• 13-35% rate of occurrence
    • Clinical exam, OCT, fluorescein angiography


  • No established etiology
    • Infectious, inflammatory, and autoimmune theories


  • Corticosteroids
    • Can shorten duration of active disease
    • PO prednisone 60-80 mg or IV methylprednisone 1 gm/day
  • Immunomodulatory agents (eg Cyclosporine A/azathioprine/mycophenolate mofetil)
    • Typically needed for serpiginous and to spare steroids
  • Alkylating agents (eg cyclophosphamide and chlorambucil) and antimetabolites
    • Limited data but appears effective. Last resort and thorough discussion with patient
  • Biologicals (eg interferon alpha-2a)

Prognosis and Future Directions

  • Serpiginous choroidopathy is a rare inflammatory condition of outer retina and choroid with poor visual prognosis due to permanent retinal damage
  • Thorough history and exam are necessary to distinguish it from other “white dot syndromes” and infectious etiologies such as tuberculosis, as these require different management and depending on the etiology may have better prognosis
  • Close monitoring with fundus auto-fluorescence and OCT are necessary. Fluorescein angiography is also important to monitor for CNV. Management focuses on catching and limiting recurrent flares as well as preventing recurrence
  • Research is ongoing about the exact etiology of serpiginous choroidopathy


  • Rodriguez A, Calonge M, Pedroza-Seres M, et al: Referral patterns of uveitis in a tertiary eye care center. Arch Ophthalmol 1996;114:593.
  • Blumenkranz MS, Gass JD, Clarkson JG: Atypical serpiginous choroiditis. Arch Ophthalmol 100:1773-5, 1982.
  • Carreño E, Fernandez-Sanz G, Sim DA, et al. Multimodal Imaging of Macular Serpiginous Choroidopathy From Acute Presentation to Quiescence. Ophthalmic Surg Lasers Imaging Retina. 2015;46(2):266-270. doi:10.3928/23258160-20150213-04.
  • Carreño E, Portero A, Herreras HM, and Lopez MI. Assesment of fundus autofluorescence in serpiginous and serpiginous-like choroidopathy. Eye (2012) 26, 1232-1236.
  • Christmas NJ, Oh KT, Oh DM, et al: Long-term follow-up of patients with serpinginous choroiditis. Retina 22:550-6, 2002.
  • EdelstenC, StanfordMR, GrahamEM. Serpiginouschoroiditis: anunusualpre- sentation of ocular sarcoidosis. Br J Ophthalmol. 1994;78(1):70-71.
  • Erkkila ̈ H, Laatikainen L, Jokinen E. Immunological studies on serpiginous choroiditis. Graefes Arch Clin Exp Ophthalmol 1982;219:131-4.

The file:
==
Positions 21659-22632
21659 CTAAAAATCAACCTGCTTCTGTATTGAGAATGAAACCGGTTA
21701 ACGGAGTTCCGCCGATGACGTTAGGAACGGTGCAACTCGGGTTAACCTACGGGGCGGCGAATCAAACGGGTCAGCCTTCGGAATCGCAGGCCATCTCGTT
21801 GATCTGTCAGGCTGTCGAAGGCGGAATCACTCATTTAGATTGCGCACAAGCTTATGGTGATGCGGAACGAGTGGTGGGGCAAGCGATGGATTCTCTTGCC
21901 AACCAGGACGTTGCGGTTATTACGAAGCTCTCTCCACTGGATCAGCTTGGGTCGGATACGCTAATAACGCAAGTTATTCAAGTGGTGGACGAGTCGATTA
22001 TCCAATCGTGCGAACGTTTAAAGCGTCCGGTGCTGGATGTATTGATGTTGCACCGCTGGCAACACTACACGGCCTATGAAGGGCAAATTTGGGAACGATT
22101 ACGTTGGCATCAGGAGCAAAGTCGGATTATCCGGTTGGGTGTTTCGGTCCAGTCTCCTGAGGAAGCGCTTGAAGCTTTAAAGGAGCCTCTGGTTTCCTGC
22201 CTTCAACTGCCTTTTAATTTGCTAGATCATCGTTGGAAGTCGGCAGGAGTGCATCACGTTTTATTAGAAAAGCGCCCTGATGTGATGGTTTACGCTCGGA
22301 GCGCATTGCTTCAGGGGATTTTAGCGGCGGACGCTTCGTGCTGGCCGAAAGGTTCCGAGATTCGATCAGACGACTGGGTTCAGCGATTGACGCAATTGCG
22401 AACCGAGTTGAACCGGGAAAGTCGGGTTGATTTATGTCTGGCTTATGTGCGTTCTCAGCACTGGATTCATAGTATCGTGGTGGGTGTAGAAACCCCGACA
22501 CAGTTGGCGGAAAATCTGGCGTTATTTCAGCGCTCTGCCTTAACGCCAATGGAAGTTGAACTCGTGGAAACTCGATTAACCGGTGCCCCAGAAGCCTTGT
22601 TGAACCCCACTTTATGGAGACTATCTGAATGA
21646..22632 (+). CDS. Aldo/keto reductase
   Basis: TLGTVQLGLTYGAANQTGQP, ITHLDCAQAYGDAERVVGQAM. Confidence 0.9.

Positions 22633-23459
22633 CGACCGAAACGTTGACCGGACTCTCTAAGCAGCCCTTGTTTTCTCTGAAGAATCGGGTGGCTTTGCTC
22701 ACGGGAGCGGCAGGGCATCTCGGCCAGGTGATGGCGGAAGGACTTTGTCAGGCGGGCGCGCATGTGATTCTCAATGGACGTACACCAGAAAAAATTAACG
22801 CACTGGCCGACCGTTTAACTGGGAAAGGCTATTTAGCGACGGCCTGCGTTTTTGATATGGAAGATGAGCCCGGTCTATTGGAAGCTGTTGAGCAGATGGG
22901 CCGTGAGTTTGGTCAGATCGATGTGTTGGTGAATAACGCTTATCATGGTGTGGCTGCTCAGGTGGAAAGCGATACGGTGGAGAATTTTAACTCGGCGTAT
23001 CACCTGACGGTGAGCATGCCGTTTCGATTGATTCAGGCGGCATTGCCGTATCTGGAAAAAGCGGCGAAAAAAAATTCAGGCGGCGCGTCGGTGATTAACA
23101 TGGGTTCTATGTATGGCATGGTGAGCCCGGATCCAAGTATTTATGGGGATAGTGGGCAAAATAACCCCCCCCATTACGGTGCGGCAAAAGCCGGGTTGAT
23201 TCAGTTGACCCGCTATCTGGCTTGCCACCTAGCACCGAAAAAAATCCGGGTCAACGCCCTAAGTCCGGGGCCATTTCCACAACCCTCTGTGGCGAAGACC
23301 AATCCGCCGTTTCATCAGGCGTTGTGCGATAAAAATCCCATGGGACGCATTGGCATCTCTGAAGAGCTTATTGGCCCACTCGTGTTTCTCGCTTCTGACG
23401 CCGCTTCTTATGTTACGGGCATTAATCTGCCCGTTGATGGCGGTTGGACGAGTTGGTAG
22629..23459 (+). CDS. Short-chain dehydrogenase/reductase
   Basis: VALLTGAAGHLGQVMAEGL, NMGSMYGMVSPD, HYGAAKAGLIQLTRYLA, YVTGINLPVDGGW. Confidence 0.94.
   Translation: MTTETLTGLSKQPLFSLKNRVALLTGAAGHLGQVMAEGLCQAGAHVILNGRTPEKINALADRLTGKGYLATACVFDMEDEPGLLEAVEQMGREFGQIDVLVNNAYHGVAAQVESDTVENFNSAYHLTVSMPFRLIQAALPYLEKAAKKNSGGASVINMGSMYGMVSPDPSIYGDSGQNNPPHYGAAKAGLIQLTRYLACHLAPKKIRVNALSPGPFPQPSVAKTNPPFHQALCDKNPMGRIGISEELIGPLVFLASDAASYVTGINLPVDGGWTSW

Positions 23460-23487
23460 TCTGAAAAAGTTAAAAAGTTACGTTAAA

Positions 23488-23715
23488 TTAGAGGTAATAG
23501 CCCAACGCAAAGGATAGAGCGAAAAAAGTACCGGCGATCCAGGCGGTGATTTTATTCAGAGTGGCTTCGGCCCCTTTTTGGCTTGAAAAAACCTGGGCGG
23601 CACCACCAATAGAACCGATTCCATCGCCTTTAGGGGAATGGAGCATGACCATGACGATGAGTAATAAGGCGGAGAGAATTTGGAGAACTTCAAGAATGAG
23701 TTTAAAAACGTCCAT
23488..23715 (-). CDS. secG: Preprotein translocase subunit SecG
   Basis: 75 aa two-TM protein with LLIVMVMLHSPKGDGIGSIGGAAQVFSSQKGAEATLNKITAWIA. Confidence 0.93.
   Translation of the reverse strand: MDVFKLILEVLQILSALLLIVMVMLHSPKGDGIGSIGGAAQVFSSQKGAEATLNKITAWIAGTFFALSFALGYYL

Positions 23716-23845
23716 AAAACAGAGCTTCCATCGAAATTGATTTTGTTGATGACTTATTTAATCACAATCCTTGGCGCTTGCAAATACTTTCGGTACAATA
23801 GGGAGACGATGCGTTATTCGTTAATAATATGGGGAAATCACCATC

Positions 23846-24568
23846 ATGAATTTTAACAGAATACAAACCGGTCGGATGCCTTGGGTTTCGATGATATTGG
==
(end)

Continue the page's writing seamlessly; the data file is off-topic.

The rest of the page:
• Chisholm IH, Gass JD, Hutton WL: The late stage of serpigi- nous (geographic) choroiditis. Am J Ophthalmol 82:343- 51, 1976.
  • Hooper PL, Kaplan HJ: Triple agent immunosuppression in serpiginous choroiditis. Ophthalmology 98:944-51; discus- sion 951-2, 1991.
  • Kawali A, Emerson GG, Naik NK, Sharma K, Mahendradas P, Rao NA. Clinicopathologic Features of Tuberculous Serpiginous-like Choroiditis. JAMA Ophthalmol. 2018;136(2):219. doi:10.1001/jamaophthalmol.2017.5791.
  • Lim W-K, Buggage RR, Nussenblatt RB. Serpiginous Choroiditis. Survey of Ophthalmology. 2005;50(3):231-244. doi:10.1016/j.survophthal.2005.02.010
  • Mahendradas P, Kamath G, Mahalakshmi B, Shetty KB. Serpiginous Choroiditis-Like Picture Due to Ocular Toxoplasmosis. Ocular Immunology and Inflammation. 2007;15(2):127-130. doi:10.1080/09273940701244202
  • Nazari Khanamiri H, Rao NA. Serpiginous choroiditis and infectious multifocal serpiginoid choroiditis. Surv Ophthalmol. 2013;58(3):203-232. doi:10.1016/j.survophthal.2012.08.008
  • Rifkin LM, Munk MR, Baddar D, Goldstein DA. A New OCT Finding in Tuberculous Serpiginous-like Choroidopathy. Ocular Immunology and Inflammation. 2015;23(1):53-58. doi:10.3109/09273948.2014.964421
  • Vasconcelos-Santos DV. Clinical Features of Tuberculous Serpiginouslike Choroiditis in Contrast to Classic Serpiginous Choroiditis. Arch Ophthalmol. 2010;128(7):853. doi:10.1001/archophthalmol.2010.116
  • Weiss H, Annesley WH, Shields JA, et al: The clinical course of serpiginous choroidopathy. Am J Ophthalmol 87:133- 42, 1979